Closure of a subpuzzle

By definition, a subpuzzle P is a puzzle with multiple solutions N(P)>=1

Let S1,S2,...,Sp be the grid-solutions of P.
This set of full grids has some common cells which I call closure of P and note C[P].
Note that C[P] is the intersection of the sets S1,S2,...,Sp ;
C[P]= S1 ∩ S2 ∩ ... ∩ Sp.


Property of the closure C[P]:
  • C[P] contains P
    as P ⊆ Sk for every k, then P ⊆ S1 ∩ S2 ∩ ... ∩ Sp
  • C[P] is a full grid (81 digits) iff P is a valid puzzle

Maximal subpuzzle

a subpuzzle is called maximal if it is equal to its closure P=C[P]

Note that a valid puzzle is maximal iff it's a full grid.

Here is an example of a subpuzzle :
Code: Select all
 *-----------*
 |..1|234|5..|
 |..4|...|6..|
 |..3|...|7..|
 |---+---+---|
 |.8.|...|.9.|
 |6..|...|..7|
 |.2.|...|.1.|
 |---+---+---|
 |..2|...|3..|
 |...|5.9|...|
 |...|.8.|...|
 *-----------*

and its closure :
Code: Select all
 *-----------*
 |761|234|589|
 |8.4|...|623|
 |2.3|...|741|
 |---+---+---|
 |18.|..3|.9.|
 |64.|...|.37|
 |32.|...|.1.|
 |---+---+---|
 |972|...|358|
 |438|579|162|
 |516|382|974|
 *-----------*

To be continued...

JPF
Last edited by JPF on Thu Oct 04, 2007 3:06 pm, edited 4 times in total.
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Postby wintder » Sat Sep 29, 2007 10:44 pm

Is there an available pattern generator that can be set to output only minimal puzzles?

If it is gsf's, what would be the command line, or bat file text?

Thanks
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Posts: 297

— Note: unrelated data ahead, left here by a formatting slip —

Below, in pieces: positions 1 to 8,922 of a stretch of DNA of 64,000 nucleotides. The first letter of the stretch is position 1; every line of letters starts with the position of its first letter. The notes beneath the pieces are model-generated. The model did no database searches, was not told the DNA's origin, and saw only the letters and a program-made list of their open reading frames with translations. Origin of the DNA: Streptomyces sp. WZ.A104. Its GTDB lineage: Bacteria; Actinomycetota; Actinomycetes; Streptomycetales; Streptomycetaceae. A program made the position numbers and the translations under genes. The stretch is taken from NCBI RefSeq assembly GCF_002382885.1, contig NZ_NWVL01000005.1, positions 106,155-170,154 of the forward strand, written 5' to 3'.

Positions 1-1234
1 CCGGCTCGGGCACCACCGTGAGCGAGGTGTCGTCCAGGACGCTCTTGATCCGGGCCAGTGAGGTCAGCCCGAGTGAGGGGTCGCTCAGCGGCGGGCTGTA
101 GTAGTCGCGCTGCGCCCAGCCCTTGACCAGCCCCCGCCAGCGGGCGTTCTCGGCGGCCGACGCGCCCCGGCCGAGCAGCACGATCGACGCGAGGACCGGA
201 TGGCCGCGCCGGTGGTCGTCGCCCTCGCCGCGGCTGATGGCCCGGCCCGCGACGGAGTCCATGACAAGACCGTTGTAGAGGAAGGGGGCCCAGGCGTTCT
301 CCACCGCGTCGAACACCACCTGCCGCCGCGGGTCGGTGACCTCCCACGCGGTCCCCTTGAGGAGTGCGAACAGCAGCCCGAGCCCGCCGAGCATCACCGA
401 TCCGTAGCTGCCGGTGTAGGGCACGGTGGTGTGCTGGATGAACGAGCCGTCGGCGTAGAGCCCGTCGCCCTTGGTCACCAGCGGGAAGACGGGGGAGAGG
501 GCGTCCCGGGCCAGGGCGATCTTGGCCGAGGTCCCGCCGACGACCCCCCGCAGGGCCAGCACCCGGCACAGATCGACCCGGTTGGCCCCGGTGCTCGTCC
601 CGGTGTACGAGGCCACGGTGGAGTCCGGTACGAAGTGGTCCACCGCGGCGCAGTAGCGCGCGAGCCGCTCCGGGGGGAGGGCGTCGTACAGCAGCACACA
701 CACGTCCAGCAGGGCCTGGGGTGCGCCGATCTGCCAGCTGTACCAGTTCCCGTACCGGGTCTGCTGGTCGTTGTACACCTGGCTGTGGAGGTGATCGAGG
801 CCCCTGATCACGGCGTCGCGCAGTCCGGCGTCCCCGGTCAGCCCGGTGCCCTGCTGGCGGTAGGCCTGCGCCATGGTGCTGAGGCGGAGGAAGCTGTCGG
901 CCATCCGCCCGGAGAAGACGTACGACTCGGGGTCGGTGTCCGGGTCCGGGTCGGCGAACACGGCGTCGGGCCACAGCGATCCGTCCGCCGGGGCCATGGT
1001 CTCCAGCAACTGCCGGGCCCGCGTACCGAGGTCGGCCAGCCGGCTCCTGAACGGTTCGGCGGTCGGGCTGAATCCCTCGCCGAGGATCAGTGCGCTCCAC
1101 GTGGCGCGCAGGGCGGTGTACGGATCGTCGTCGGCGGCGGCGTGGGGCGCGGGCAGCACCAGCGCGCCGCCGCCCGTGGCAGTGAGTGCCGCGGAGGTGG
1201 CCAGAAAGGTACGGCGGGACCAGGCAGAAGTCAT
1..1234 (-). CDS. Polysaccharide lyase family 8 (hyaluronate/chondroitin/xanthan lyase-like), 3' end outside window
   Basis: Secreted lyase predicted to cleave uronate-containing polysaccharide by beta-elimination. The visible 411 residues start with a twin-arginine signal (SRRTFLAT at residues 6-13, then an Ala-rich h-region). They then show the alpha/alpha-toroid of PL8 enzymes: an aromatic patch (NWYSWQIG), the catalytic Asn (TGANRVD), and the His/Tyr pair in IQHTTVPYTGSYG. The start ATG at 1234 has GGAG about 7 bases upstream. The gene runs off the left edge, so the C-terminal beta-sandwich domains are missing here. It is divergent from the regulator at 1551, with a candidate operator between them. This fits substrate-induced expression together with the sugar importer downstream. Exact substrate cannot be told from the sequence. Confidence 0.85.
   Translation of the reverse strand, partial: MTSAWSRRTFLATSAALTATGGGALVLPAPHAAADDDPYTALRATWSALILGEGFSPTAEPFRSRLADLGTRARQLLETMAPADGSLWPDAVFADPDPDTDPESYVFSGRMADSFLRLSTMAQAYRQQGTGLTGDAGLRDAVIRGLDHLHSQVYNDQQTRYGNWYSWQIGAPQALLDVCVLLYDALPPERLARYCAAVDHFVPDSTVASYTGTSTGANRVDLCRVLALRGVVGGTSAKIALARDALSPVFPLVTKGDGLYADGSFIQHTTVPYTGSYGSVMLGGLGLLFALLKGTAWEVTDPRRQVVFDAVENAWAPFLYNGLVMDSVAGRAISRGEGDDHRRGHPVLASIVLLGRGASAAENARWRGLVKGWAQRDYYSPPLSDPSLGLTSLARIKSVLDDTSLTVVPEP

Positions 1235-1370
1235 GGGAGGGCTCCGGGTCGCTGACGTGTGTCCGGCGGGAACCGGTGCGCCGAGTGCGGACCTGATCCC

Joined: 24 April 2007

Postby Mauricio » Sat Sep 29, 2007 11:10 pm

The following patterns are not minimal (in the sense of JPF) (thanks to ravel for pointing out the second pattern, that contains my previous atempts)
Code: Select all
+-------+-------+-------+
| . x x | x x x | x x x |
| . . . | . . . | . . . |
| . . . | . . . | . . . |
+-------+-------+-------+
| x . . | . . . | . . . |
| . . . | . . . | . . . |
| . . . | . . . | . . . |
+-------+-------+-------+
| . . . | . . . | . . . |
| . . . | . . . | . . . |
| . . . | . . . | . . . |
+-------+-------+-------+

Code: Select all
+-------+-------+-------+
| . . . | x x x | x x x |
| x . . | . . . | . . . |
| . . . | . . . | . . . |
+-------+-------+-------+
| . . . | . . . | . . . |
| . . . | . . . | . . . |
| . . . | . . . | . . . |
+-------+-------+-------+
| . . . | . . . | . . . |
| . . . | . . . | . . . |
| . . . | . . . | . . . |
+-------+-------+-------+

Proof for first pattern (the proof for the second pattern is similar):
Let's assume the pattern minimal and be row 1 like this:
Code: Select all
+-------+-------+-------+
| . 1 2 | 3 4 5 | 6 7 8 |
| . . . | . . . | . . . |
| . . . | . . . | . . . |
+-------+-------+-------+
| x . . | . . . | . . . |
| . . . | . . . | . . . |
| . . . | . . . | . . . |
+-------+-------+-------+
| . . . | . . . | . . . |
| . . . | . . . | . . . |
| . . . | . . . | . . . |
+-------+-------+-------+

If r4c1=a (a=1,2,3,4,5,6,7,8), then we can remove the clue a from row 1.

Analogously for the second pattern.

For this reason, any minimal puzzle having 8 clues in a row cannot have any clue in the column empty in that row, and neither can have more clues in the box that has the missing clue.